Editor's note: This post was first published on Flypaper on May 5, 2015.
Carly Fiorina announced Monday that she’s running for president, joining five other hopefuls in the race to win the Republican primary. Fiorina, the former CEO of Hewlett Packard, isn’t entirely new to politics. In 2010, she received 42 percent of the vote in an unsuccessful bid to unseat Barbara Boxer, the junior U.S. senator from California.
Fiorina is neither a popular talking head nor a seasoned politician, so her stances on the issues aren’t as publicized as those of her competitors. Nevertheless, she’s been pretty vocal the last few months, and her senatorial run necessitated some opining. So in this sixth installment of the Eduwatch 2016 series chronicling candidates’ views on today’s biggest education issues, here are Fiorina’s positions:
1. Common Core: “I don't think Common Core is a good idea. I don't support it.” January 2015.
2. No Child Left Behind: “No Child Left Behind helped us set high standards for our students, and many of our students have met and exceeded that bar.” August 2010.
3. School choice: “Parents should be given choice, competition, and accountability in the classroom.” February 2015.
4. Non-cognitive skills: “Teaching entrepreneurship, innovation, risk taking, and imagination comes with local control, and we have to maintain this in our school system.” February 2015.
5. The role of parents in education: “Parents play incredibly important roles in a child's education, and any successful education reform plan must embrace and encourage robust parental involvement.” August 2010.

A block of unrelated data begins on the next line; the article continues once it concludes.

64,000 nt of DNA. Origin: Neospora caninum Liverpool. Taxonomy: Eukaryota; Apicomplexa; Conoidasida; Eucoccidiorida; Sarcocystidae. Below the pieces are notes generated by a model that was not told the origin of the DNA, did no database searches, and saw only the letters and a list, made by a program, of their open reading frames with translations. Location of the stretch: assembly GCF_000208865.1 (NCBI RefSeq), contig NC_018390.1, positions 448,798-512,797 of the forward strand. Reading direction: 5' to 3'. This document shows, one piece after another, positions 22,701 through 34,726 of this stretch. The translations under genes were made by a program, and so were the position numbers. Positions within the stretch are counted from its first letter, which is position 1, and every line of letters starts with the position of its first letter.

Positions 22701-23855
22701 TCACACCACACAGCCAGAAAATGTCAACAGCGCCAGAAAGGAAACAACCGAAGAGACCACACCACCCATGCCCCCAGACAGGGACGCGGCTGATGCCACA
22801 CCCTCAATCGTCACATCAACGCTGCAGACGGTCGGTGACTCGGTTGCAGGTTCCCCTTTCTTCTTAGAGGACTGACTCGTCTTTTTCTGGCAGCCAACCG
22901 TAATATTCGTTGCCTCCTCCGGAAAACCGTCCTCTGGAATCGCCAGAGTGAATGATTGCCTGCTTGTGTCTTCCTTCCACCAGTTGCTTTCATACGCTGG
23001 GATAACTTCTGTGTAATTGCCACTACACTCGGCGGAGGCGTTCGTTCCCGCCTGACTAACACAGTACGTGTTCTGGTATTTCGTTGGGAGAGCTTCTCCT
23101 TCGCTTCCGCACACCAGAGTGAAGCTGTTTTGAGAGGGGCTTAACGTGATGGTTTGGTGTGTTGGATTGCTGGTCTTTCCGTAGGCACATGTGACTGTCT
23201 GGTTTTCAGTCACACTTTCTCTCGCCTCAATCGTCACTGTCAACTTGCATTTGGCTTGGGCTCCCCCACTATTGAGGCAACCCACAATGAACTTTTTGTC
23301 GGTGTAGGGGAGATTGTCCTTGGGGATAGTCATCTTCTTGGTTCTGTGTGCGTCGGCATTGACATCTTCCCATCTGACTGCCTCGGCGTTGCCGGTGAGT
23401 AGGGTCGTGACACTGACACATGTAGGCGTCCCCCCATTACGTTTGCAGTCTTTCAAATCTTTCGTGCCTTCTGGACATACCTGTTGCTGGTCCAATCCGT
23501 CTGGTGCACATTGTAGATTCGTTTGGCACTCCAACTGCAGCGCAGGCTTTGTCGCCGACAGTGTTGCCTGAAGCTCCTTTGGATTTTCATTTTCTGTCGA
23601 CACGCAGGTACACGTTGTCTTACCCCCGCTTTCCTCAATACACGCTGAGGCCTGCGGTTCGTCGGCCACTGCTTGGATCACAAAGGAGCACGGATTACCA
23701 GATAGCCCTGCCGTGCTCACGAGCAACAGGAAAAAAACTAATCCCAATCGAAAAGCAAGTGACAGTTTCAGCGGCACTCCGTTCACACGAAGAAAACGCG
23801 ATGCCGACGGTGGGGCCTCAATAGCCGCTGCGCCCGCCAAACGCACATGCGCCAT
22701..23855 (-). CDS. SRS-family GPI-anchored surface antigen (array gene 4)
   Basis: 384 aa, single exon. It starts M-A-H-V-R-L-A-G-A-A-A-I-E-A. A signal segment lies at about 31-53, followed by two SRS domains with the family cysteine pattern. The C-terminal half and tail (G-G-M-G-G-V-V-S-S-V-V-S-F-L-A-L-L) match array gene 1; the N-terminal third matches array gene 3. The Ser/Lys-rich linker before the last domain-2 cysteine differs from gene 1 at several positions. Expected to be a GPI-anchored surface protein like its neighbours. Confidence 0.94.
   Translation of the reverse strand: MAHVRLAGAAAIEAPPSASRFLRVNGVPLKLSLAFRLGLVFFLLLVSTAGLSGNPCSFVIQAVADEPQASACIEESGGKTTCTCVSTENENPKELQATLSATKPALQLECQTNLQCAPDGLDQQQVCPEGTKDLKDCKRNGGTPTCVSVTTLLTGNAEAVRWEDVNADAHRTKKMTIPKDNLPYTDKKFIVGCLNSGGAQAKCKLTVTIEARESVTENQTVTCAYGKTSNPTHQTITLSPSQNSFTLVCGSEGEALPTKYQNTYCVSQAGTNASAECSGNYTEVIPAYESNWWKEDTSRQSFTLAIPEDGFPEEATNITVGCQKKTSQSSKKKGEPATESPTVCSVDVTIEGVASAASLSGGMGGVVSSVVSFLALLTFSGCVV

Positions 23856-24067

6. The importance of education and accountability: “The most important thing...is to have a world-class 21st century education system...We need to start by insisting on really strong accountability measures in public schools.” November 2009.
7. The U.S. Department of Education: “The bigger our education department becomes, the worse our public education becomes. There's no connection between spending more money in our nation's capital and a better school system.” February 2015.
8. Data-driven reform: “Robust data systems help parents and teachers more accurately and effectively track how a student is learning so they can continually improve their teaching practices to ensure greater student success.” August 2010.
9. Recruiting teachers and school leaders: “Recruiting and retaining highly effective teachers and principals helps ensure that our students are learning from the best.” August 2010.
10. Free community college: “I think [President Obama] is trying to distract us from the fact that we have too many failing high schools in this country by offering community college for free.” February 2015.
There you have it. Next up is Mike Huckabee, who just declared today, followed by Rand Paul and anyone else who decides to run (I’m looking at you, Scott Walker and Jeb Bush). See you then.